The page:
Monday, September 10, 2007


One of the favorite memories of my childhood is waking up to a wonderful, fresh cooked breakfast. The sights, sounds, and smells are still with me today: the smell of mustard seeds and curry leaves in hot oil; kadala curry (black chick peas) slowly simmering in roasted, ground coconut and coriander; the smell of fermented idli batter waiting to be steamed.

Idli making is a laborious process. It may take a few trials to master it. Since the batter must be fermented overnight, weather plays an important role. The hot, humid, tropical climate in India makes it easier to ferment the batter. In the US, during winter, I leave the batter in a heated oven. If the pilot light is on, it produces sufficient heat to allow fermentation.

The perfect idli is soft, moist, somewhat grainy, and porous. It soaks up liquids like a sponge. Surely, there can't be anything better than a plateful of fluffy idlis and freshly ground coconut chutney for breakfast!


long grained rice : 4.5 cups
par boiled rice : .5 cup ( I use Uncle Ben's)
urad dal - 1 cup (available in Indian grocery stores)

Special equipment needed: Idli steamer

Clean rice and urad dal. Soak separately in plenty of water for 6-8 hrs till soft. Grind dal very smooth and soft with just enough water to facilitate easy griding. The urad batter should be fluffy and super smooth. Remove into a large mixing bowl. Grind rice with enough water till almost smooth but still somewhat grainy. Pour the ground rice to the ground dal. Using a wooden spoon or spatula mix thoroughly. The resulting batter is fairly thick, much thicker than pancake batter. When poured from a spoon, the batter will fall in a broken stream.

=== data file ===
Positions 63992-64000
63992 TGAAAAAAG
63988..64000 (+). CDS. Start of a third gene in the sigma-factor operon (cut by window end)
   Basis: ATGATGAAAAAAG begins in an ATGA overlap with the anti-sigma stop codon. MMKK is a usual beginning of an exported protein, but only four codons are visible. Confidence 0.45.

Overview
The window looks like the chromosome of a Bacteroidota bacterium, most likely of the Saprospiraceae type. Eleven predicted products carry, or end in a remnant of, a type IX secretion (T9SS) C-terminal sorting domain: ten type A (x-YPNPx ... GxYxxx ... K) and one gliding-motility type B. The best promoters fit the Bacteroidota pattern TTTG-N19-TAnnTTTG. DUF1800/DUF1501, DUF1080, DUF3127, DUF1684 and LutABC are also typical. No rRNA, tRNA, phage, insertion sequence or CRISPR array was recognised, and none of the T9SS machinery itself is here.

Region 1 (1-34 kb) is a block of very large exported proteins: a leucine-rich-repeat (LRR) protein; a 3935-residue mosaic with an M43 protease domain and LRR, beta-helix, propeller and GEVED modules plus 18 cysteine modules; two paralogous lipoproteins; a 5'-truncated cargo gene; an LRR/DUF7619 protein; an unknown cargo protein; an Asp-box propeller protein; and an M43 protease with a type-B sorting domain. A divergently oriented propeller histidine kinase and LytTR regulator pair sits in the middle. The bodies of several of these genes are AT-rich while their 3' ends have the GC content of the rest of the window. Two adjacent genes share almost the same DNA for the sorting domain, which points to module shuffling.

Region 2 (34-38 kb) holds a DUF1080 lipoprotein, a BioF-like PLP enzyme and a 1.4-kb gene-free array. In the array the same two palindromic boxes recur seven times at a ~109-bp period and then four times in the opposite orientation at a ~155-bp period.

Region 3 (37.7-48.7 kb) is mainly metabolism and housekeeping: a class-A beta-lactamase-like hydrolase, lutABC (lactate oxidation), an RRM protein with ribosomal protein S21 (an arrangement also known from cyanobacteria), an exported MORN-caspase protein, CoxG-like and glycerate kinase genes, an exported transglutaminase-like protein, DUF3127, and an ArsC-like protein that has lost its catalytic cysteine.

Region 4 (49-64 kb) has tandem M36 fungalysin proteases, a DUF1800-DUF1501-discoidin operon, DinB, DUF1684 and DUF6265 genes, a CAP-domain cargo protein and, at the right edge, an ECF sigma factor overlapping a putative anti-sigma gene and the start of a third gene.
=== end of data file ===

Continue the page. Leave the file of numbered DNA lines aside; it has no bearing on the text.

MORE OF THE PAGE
In my younger days, my mother used to make the batter using an "attu kal" carved out of stone. Now even in India, idli batter is made using blenders or motorised grinders made of stone.

Leave the batter in a warm place to ferment overnight. When fermented, the batter becomes spongy. When you are ready to steam idlis, add salt and mix well. Pour a drop of oil into the mould. Using a paper towel spread the oil on the mould. Pour the batter into the mould. Bring water to a rolling boil in the idli vessel, turn flame down to a simmer. Keep the moulds in the vessel, cover, and steam for 8 - 10 minutes.

Take the idli moulds from the steamer. The idlis are best taken out of the mould when the the mould has cooled down. Serve with coconut chutney and/or sambar.

The recipe may be halved or even quartered. 1 cup of rice makes about 10 idlis.

Idlis freeze very well! Microwave frozen idli with a wet paper-towel on top for 3 minutes before serving.

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